The ECB is interested in four-day tests but does Sportsmail cricket experts do? (Part 2)

STEVE HARMISON – EX-UK BOWLER AND TALKSPORT PUNDIT – YES

Across the world, crowds and watch figures are falling and standards are not high, possibly due to the influence of one-day polishing and the techniques created.

The longer formats seem to have impressed the way players play the game. That’s reducing the game to four days, so I won’t be bothered if we turn it into a four-day game.

I will always change the changes designed to make the cricket game better and if more days are used to improve the players who prepare for the match then I will do it all. Now you see a lot of tours that England seem to take part in Test matches, and that lasts for my time.

It may have won, but I would like to have more time to participate in the series of matches four and five matches, so that players have trained properly and ready for the best performance when the games started.

LEGAL LAW – EDITOR WISDEN – NO

I can see the arguments for the four day test. There aren’t many games until Thursday, costly for the stage, and some teams will play more actively – so we still get our fair share of horror movies on the last day.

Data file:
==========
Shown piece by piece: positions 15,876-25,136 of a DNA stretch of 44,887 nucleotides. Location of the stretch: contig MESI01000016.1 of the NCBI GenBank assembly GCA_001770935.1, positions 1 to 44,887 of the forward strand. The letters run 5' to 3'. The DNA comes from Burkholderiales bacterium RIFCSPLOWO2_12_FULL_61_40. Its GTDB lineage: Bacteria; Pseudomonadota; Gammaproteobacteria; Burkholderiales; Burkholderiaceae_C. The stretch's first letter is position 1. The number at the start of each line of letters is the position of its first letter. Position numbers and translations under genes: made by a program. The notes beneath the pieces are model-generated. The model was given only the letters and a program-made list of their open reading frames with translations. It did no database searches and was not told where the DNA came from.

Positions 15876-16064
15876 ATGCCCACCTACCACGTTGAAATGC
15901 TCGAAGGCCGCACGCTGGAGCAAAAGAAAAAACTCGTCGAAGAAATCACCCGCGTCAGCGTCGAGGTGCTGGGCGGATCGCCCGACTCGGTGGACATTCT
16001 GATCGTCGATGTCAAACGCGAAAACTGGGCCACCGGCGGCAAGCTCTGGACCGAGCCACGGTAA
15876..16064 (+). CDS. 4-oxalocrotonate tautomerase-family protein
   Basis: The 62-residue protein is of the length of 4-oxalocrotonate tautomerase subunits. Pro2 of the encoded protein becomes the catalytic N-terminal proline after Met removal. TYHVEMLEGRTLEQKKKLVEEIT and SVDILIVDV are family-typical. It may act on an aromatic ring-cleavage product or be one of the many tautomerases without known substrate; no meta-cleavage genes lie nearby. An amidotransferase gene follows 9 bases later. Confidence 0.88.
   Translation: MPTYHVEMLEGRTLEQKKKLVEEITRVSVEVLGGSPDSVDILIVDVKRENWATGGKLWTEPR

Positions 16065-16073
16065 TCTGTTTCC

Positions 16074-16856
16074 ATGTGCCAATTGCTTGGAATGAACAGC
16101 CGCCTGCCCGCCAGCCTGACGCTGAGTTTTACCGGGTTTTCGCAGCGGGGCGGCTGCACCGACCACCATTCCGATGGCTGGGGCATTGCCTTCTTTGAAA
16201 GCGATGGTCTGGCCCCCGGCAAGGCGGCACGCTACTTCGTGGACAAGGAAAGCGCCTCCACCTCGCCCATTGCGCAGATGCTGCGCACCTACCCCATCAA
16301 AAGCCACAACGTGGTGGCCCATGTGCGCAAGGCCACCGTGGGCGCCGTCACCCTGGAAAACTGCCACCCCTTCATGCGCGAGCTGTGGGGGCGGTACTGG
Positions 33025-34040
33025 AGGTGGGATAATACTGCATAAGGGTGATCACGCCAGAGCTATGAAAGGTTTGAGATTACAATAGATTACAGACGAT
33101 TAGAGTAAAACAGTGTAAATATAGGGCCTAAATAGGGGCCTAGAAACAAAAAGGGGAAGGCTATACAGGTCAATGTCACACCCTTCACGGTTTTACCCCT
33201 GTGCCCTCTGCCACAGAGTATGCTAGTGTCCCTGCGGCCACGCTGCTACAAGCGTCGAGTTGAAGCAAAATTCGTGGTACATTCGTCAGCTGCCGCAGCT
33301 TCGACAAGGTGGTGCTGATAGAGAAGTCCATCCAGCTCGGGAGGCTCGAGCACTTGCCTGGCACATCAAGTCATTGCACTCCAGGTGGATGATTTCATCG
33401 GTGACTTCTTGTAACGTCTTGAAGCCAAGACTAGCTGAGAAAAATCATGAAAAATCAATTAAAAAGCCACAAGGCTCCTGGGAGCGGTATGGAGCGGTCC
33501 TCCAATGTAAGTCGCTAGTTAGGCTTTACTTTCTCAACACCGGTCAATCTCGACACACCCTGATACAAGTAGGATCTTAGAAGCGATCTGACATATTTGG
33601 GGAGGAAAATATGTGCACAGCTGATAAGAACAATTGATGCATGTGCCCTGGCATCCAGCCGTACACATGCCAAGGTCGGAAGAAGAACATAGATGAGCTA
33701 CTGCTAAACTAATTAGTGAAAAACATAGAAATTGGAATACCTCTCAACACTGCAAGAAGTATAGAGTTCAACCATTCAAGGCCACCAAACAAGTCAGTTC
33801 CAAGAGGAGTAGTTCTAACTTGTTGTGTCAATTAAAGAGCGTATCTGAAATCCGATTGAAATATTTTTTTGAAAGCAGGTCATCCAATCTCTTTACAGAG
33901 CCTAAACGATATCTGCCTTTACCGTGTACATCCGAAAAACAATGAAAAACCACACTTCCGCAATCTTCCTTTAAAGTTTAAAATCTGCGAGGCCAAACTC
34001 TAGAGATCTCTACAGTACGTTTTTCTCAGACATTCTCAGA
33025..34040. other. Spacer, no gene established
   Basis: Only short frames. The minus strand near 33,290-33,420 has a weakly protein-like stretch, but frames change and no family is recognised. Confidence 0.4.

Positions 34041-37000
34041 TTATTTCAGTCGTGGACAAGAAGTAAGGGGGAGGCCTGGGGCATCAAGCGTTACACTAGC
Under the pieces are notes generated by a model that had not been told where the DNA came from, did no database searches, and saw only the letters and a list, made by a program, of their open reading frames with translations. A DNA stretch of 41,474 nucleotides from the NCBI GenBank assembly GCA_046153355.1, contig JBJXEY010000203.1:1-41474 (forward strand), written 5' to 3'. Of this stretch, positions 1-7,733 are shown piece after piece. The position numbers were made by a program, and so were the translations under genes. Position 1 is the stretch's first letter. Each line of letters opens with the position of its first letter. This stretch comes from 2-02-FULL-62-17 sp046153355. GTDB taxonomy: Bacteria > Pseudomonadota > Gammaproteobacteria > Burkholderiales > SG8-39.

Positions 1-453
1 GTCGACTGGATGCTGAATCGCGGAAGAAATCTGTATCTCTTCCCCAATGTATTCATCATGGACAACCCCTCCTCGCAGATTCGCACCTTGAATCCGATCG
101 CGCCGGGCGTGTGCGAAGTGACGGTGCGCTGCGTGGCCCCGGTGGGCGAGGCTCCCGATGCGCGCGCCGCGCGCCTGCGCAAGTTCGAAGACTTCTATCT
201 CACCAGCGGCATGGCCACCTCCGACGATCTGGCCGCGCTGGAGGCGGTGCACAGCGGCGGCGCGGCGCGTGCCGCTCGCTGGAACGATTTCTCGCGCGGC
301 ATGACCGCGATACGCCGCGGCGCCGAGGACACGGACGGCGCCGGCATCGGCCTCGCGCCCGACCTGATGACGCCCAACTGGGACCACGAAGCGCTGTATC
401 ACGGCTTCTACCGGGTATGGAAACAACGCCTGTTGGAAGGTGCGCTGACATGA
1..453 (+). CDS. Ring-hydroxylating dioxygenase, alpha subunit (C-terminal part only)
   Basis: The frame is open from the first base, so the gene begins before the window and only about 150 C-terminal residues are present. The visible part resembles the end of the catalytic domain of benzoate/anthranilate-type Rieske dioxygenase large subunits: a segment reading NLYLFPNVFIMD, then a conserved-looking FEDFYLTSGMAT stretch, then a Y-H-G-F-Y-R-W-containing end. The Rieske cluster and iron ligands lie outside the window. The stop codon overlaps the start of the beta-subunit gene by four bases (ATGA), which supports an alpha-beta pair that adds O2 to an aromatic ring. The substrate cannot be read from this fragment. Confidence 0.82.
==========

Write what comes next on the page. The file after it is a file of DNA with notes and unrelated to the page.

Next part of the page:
Cricket has always grown and survived. I just don’t believe the plan will work. All spoke very clearly about 98 people in a day, but England and South Africa barely managed 80 on the Boxing Day exam and that was another half hour.

Unless the authorities are serious about punishing prices too slowly, 98 is a heavenly pie. Then there is the fact that the weaker teams will be able to set them a draw crickets five days so you have nowhere to hide. And that before we get to the weather. It takes half a day to rain, as you often do in England, and the draw became even more capable.

But my main objection is that the driving force behind this idea seems to be commercial. Entrepreneurs have caused enough damage to crickets over the years without undermining the form of the game that players still consider to be top notch.